I know it’s a widely explored topic, but after a row of bad interviews I would like to spell out what I think it’s necessary to a decent job interview.
A little premise
I work in the interface development department of a big company, and I interview web designers, interface developers, frontend developers and sometimes assist my co-workers in other web related interviews
The first thing: character
The first and most important questions (IMHO) I ask are open questions about what the candidate thinks about some technology (or anything, really). Sometimes I ask about something that is universally known ad bad, ugly, or old. You can’t know how many persons reply “I like that” thinking that if I asked then it interests me. No no no no. The worst mistake.
If you don’t like something, say it. Even if the interviewer might disagree (but if he has skill, hardly will defend an old / ugly / old matter). First you must have character and skill and if something is wrong you must stand for your opinion.
I don’t want to work with someone that doesn’t have an opinion. Continue reading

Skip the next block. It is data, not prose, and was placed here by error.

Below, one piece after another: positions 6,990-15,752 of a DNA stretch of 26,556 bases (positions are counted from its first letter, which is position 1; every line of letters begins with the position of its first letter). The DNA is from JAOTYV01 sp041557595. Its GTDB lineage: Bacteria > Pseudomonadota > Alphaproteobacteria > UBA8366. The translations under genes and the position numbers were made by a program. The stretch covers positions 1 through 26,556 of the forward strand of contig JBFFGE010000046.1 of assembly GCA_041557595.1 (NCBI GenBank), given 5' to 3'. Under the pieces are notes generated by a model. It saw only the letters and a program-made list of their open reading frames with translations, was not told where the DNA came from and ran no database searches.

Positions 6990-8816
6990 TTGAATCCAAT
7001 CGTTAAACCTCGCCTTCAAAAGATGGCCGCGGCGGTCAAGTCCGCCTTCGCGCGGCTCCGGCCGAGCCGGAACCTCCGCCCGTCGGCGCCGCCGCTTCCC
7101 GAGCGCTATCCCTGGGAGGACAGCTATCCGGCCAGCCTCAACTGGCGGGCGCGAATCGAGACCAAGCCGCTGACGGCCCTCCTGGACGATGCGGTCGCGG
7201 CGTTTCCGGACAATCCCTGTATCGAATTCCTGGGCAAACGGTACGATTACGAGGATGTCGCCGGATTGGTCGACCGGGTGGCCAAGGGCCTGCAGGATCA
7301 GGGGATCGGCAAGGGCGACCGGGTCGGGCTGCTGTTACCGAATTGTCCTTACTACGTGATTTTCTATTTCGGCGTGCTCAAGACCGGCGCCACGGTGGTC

Recently we decided it was time to write better css and optimize a little, and we did choose compass and the scss syntax as the tool.
The project i’m workin on is organized with a very big css/ folder with a css for every page, a couple css for the common classes and some css files with fixes for certains nations (I’m speaking of Russia, China and Japan, where we have different fonts and all the spacing changes); it is also deployed with continuous integration on several test environments and the production cluster.
In the past we did try a conversion to less, but it was unsuccessful, mainly because the less syntax is not compatible with css so we needed to restyle every page (a lot).
We planned a lot on how to introduce the scss files and after several tries we noted that:
- it was unnecessary to rewrite a single line of css: the scss syntax is superset of css
- we did not need to convert scss file live and cache them – at the beginning we could source control both
Once all the interface developers were the loop and motivated (pretty easy ;-), we decided to migrate in steps, to make the transition easy:
- Copy the css folder to a new ‘sass’ folder and rename (batch rename) all the files to .scss, commit and celebrate. This is the core action to introduce sass.
- Modify the continuous integration script to recompile all the css during the build/deploy task: this way we could remove the css file from versioning and avoid unnecessary merges
- Modify the above script to deploy the generated sprites: we keep them on different servers and we decided it was not a vital step, so we separated from the second. Continue reading